After the resolution of spinal shock, the return of normal reflexes may be hyperactive and exaggerated. Injury above T6 causes reflex stimulation of sympathetic nervous system and result in major uncompensated cardiovascular reactions. The sensory receptors below the level of injury are stimulated with a reflex arteriolar vasoconstriction that increases blood pressure. However, due to the spinal cord injury, the parasympathetic nervous system is unable to counteract the sympathetic nervous system's response.
Autonomic dysreflexia may cause episodic high blood pressure known as paroxysmal hypertension. After the resolution of spinal cord injury, the arteriolar reflex is activated and causes vasoconstriction that increases blood pressure. The patient's systolic blood pressure may read as high as 300 mm Hg. Monitor the patient's blood pressure frequently during the episode.
After spinal cord injury, increased blood pressure stimulates the parasympathetic nervous system and results in decreased heart rate. Autonomic dysreflexia may cause bradycardia and decrease the heart rate to 30-40 beats/minute.
Since there is an increased in warm blood circulating in the area, the patient with autonomic dysreflexia may experience diaphoresis above the level of injury.
The patient with autonomic dysreflexia may experience flushing of the skin above the level of injury due to the increased amount of blood in the area.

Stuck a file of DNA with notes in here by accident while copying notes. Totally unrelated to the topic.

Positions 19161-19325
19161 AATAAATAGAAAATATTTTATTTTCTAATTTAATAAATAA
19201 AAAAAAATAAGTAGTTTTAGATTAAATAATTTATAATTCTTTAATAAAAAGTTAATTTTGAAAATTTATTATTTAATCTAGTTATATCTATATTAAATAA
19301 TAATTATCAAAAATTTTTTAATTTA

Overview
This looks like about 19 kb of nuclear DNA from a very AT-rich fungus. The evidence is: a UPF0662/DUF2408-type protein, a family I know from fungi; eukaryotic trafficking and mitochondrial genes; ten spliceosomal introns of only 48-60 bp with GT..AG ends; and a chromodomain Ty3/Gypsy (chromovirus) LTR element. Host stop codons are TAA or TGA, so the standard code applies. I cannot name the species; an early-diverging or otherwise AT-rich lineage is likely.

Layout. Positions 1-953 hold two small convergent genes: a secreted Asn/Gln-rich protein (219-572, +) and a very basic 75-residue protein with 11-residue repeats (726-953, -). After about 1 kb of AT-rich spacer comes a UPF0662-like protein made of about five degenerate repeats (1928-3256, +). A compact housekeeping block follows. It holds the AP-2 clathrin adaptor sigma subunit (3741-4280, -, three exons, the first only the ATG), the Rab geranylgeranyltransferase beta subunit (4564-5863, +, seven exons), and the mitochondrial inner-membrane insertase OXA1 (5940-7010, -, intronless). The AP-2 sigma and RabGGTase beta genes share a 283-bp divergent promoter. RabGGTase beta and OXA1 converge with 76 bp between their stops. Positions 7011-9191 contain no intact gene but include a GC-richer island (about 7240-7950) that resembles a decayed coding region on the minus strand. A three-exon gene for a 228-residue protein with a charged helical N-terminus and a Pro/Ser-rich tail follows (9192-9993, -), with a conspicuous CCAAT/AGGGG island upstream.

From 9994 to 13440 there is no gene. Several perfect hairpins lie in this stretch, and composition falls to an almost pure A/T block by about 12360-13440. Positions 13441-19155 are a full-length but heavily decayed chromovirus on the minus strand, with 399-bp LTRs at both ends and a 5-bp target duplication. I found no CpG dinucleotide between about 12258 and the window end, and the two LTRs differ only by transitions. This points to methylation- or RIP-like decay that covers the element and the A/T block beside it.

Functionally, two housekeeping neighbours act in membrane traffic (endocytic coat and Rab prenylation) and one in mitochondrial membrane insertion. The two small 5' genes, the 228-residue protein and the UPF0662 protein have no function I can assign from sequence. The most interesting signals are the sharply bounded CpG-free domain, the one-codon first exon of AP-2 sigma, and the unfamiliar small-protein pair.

Autonomic dysreflexia may cause pilomotor spasms that cause goosebumps. In addition, the patient may experience erection of body hair known as piloerection.
Since autonomic dysreflexia increases the amount of fluid circulating above the level of injury, the patient may experience nasal congestion.
The patient with autonomic dysreflexia may experience a throbbing headache. This is caused by an increase of blood being shunted to above the level of the injury. If the patient with spinal cord injury complains of a headache, measuring the blood pressure is critical in helping to determine the presence of autonomic dysreflexia.
Immediately elevate the patient's head of the bed or place them in an upright sitting position to help decrease the elevated blood pressure. Determine the noxious stimuli causing the autonomic dysreflexia and alert the medical team.
Removing the noxious stimuli will help resolve autonomic dysreflexia. Common causes include a distended bladder or impacted rectum. Immediate catheterization may be necessary to relieve bladder distention. If the patient already has an inserted Foley catheter, assess for kinks, folds, or plugs in the tubing. Stool impaction may require applying anesthetic lubricating ointment to decrease rectal stimulation before performing a digital rectal examination. Other causes include stimulation of sensory receptors, skin, or pain receptors. If the cause is skin stimulation, loosening the patient's constrictive clothing and tight shoes will also help relieve symptoms. If symptoms remain after removing the noxious stimuli, an alpha-adrenergic blocker or arteriolar vasodilator may be administered to help stabilize vital signs.
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